In Albany lies the potential for a flowered, urban promenade
The Greening of Lark Street
Lark Street is a treasure many cities wish they had. So pronounced Richard Bradley, director of the Washington-based International Downtown Association, who was invited to Albany last spring by the Albany Roundtable and Albany’s Department of Economic Development.
Bradley was responding to the street’s diversity of shops and restaurants, historic character and comfortable human scale.
His reaction contrasts sharply with that of other, who point to vagrants, vacant store fronts and the shabby appearance of some buildings. They see Lark Street as seedy.
There is truth in both reactions. Lark Street is a place both of promise and pathology.
For people who don’t care for the largely synthetic dinning experience found in malls, Lark Street eateries such as Justin’s, Shades of Green and the Daily Grind are a real pleasure. Dining can be followed by a walk in the adjoining historic neighborhood or Washington Park.
The street could be the centerpiece of an urban setting that evokes the images one has of places like Georgetown and Boston’s Beacon Hill. It could rekindle the spirit of excitement in urban living in the Capital Region.
Lark Street’s shades of seediness cannot be ignored. The collective efforts to beautify it seem half-hearted and, in the age when fear is rampant, one cannot be sure that the highest standards of civility apply on Lark Street.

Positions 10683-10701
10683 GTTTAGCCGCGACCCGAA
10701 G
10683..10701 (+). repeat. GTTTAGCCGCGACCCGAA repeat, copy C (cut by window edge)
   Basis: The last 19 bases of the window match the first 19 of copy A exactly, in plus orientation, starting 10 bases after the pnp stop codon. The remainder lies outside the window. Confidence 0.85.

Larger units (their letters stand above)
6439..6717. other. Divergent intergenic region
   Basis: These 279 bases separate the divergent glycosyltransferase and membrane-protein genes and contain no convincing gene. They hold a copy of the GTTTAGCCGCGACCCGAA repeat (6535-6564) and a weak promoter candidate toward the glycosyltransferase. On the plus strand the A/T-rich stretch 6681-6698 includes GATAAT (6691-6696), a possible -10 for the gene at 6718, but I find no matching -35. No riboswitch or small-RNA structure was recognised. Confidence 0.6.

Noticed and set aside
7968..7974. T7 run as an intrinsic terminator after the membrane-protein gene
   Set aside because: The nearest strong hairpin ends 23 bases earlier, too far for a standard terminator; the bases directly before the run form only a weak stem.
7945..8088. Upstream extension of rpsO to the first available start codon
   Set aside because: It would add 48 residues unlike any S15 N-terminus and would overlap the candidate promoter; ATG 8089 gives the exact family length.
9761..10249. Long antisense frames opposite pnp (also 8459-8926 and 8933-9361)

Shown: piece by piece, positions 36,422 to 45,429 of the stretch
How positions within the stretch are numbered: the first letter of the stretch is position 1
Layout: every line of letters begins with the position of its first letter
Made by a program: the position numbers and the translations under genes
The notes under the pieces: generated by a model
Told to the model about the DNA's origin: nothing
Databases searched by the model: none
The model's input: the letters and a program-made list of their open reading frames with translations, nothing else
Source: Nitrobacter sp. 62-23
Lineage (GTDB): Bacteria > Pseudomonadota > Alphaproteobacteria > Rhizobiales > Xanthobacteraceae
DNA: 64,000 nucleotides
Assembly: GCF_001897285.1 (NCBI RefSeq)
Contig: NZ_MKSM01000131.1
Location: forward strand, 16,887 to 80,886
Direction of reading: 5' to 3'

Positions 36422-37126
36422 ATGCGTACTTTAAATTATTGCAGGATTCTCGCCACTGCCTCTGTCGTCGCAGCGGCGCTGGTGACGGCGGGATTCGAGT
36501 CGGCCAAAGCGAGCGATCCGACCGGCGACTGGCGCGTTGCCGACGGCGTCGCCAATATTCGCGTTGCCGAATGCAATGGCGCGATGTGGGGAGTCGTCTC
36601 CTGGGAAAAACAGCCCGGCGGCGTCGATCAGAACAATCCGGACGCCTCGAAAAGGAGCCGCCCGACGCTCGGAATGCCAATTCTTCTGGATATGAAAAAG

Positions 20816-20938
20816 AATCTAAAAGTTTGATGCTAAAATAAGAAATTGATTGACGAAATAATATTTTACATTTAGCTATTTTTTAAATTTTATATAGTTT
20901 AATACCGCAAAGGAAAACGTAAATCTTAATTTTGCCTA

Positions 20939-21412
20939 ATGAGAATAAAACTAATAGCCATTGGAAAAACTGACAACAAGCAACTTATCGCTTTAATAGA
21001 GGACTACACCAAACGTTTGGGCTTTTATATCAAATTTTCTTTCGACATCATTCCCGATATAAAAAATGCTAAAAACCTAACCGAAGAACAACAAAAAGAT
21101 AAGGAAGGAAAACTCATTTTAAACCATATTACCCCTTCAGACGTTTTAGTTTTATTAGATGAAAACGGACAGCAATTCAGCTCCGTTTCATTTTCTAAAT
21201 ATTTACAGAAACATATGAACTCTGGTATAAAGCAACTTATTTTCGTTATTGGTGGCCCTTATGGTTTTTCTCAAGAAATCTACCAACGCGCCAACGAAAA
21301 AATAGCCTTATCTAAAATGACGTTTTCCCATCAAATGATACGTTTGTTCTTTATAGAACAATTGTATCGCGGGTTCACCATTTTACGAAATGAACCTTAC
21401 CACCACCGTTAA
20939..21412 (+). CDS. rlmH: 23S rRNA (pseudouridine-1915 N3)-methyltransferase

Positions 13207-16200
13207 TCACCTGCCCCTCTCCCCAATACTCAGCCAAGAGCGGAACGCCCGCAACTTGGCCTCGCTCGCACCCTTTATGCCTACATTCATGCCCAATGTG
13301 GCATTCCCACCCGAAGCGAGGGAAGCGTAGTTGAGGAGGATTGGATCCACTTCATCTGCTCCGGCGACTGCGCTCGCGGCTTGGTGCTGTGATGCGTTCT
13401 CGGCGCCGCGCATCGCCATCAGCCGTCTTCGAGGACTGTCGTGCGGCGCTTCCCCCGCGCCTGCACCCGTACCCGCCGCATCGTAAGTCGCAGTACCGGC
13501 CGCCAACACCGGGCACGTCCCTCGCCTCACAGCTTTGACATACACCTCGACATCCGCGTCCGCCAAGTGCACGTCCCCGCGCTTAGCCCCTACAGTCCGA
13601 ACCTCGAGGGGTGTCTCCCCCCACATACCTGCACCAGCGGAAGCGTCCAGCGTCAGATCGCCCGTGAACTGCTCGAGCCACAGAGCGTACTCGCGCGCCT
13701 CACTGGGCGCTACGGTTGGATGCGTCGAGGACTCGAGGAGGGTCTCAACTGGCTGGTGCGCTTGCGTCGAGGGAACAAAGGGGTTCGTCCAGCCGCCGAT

Can Lark Street’s promise be realized, and should people care? The answer to both is yes.
Neal R. Pierce, author of “Citistates,” points out that a “cultural streetscape is a more powerful signature than any skyline could ever be.” despite Albany’s many cultural institutions, there is no street with recognizable activity.
Lark Street is capable of giving residents the region’s only major urban promenade.
Unlike malls, it spawns a diversity of home-grown businesses and is a stage set for the urban pleasures of dining, shipping, strolling and people-watching. If it obtained the distinction of San Antonio’s River Walk, or Georgetowns’s M Street, it would be an emblem conveying the sense the the region had a beating heart. And it would greatly enhance the attractiveness as a tourist destination.
Achieving Lark Street’s promise will not be easy. Failures in urban commercial revitalization abound, In the days of urban renewal, the answer for curing urban pathology was simple – tear down and rebuild. Urban renewal threw the baby our with the bathwater.
Fortunately, current efforts focus more on preserving and enhancing the character of urban settings. The prevailing approach is known as the Main Street model. Designed to evoke the image of smalltown America in the era before sub urbanization, it emphasizes restoring the facades of historic buildings, improving sidewalks, street lighting and benches, and attracting businesses.
But it’s only half a solution. It seeks to restore a bygone era without fully responding to current needs and opportunities. Today, theme parks set the standard for entertainment.
To achieve the promise of Lark Street, the larger picture needs to be seen. This includes capitalizing on the street’s linkage to Washington Park, the regional importance of Lark Street, and the potential for relating a Lark Street project with other urban needs like youth training and employment.